As a follow up to the last post, I want to share an anecdote from my formative years…
When I was 14 years old I took a pilgrimage to a jumping hole at the base of Mount Washington in New Hampshire. Like many jumping holes, this one had ledges of all different heights; There was a 10-foot jump, a 20-foot jump, and something even higher for those willing to navigate the trees and rocks.
After comfortably leaping off the short rock a few times, I climbed up to the larger jump. There I stood above a pool of frozen water, and my heart began to race. I wanted to jump off the cliff, but for some reason my legs wouldn’t move.
Uh oh, why can’t I do this?
I tried again. I counted down from 10. From 5. Aloud. In my head. I counted sheep. I feigned jumping. Nothing worked.
I was paralyzed by fear.
I don’t know how long I stood at the top of that cliff, staring down at the jump, letting it get the best of me. It felt like hours. Or longer.
“You’ll think about this and regret it all year if you don’t do this,” my brother said to me, urging me on. I knew, even in that moment, that he was right. But for some reason I just couldn’t move. The more I thought about “just doing it” the worse the sensation of failure became. Finally, the sun faded away and that was it.
I did think about that all year. Not everyday, but it stayed on my mind. After a while, what I thought about wasn’t the failure, but how to fix it. How could I turn a defeat into a victory? I vowed that if I ever had a shot to jump off that cliff again, that nothing would stop me.
I decided I was getting in my own way. The trick was to not think about jumping or rationalizing safety, but to simply walk off the edge of the rock. I needed to free my mind from it’s self-imposed limitations. My emotions were telling me “danger, stay back” and overriding the objective reality that I would be quite safe on the way down.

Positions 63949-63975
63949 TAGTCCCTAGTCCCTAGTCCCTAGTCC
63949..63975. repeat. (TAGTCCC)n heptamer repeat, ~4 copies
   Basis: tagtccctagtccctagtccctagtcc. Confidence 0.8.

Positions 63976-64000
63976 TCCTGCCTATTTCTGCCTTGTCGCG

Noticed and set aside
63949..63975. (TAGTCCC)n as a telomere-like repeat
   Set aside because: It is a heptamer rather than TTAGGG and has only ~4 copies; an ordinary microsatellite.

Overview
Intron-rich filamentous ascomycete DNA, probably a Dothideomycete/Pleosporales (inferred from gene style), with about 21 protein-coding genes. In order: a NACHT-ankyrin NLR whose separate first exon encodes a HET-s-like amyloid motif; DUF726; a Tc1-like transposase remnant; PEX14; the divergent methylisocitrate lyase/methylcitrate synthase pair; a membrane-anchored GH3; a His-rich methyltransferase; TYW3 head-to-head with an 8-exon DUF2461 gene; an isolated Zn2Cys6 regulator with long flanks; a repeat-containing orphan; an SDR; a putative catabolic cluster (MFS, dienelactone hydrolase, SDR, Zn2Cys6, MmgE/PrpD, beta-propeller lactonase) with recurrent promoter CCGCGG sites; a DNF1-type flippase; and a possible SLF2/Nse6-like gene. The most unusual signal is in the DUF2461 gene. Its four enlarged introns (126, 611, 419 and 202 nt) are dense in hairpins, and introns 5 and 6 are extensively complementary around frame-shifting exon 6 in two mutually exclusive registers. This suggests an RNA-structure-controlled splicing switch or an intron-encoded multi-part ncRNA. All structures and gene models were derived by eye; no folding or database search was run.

The following summer, we drove back to the same spot. I walked over to the ledge and…
Now there’s no way it would have felt so rewarding on the way down if there hadn’t been a failure to overcome. The failure provided greater satisfaction than if it had been easy in the first place.
Embrace failures. They teach us what we need to improve and they make success sweeter…and that’s no trivial matter. Two critical ingredients in learning from your failures are
You have to resolve to improve…then you have to figure out how. You can’t sit around feeling sorry for yourself simply because you messed it up all.
In this case, I actually thought way too much. I let my brain’s signals of “steep cliff, you will die” control me, instead of me controlling my brain’s signals. The solution was to remove that step…and simply walk over to the cliff and leap.
This was yet another example of my Primitive Brain conflicting with my modern desires. I sounded a survival mode false alarm, when all I had to do the whole time was just walk over to the cliff and jump.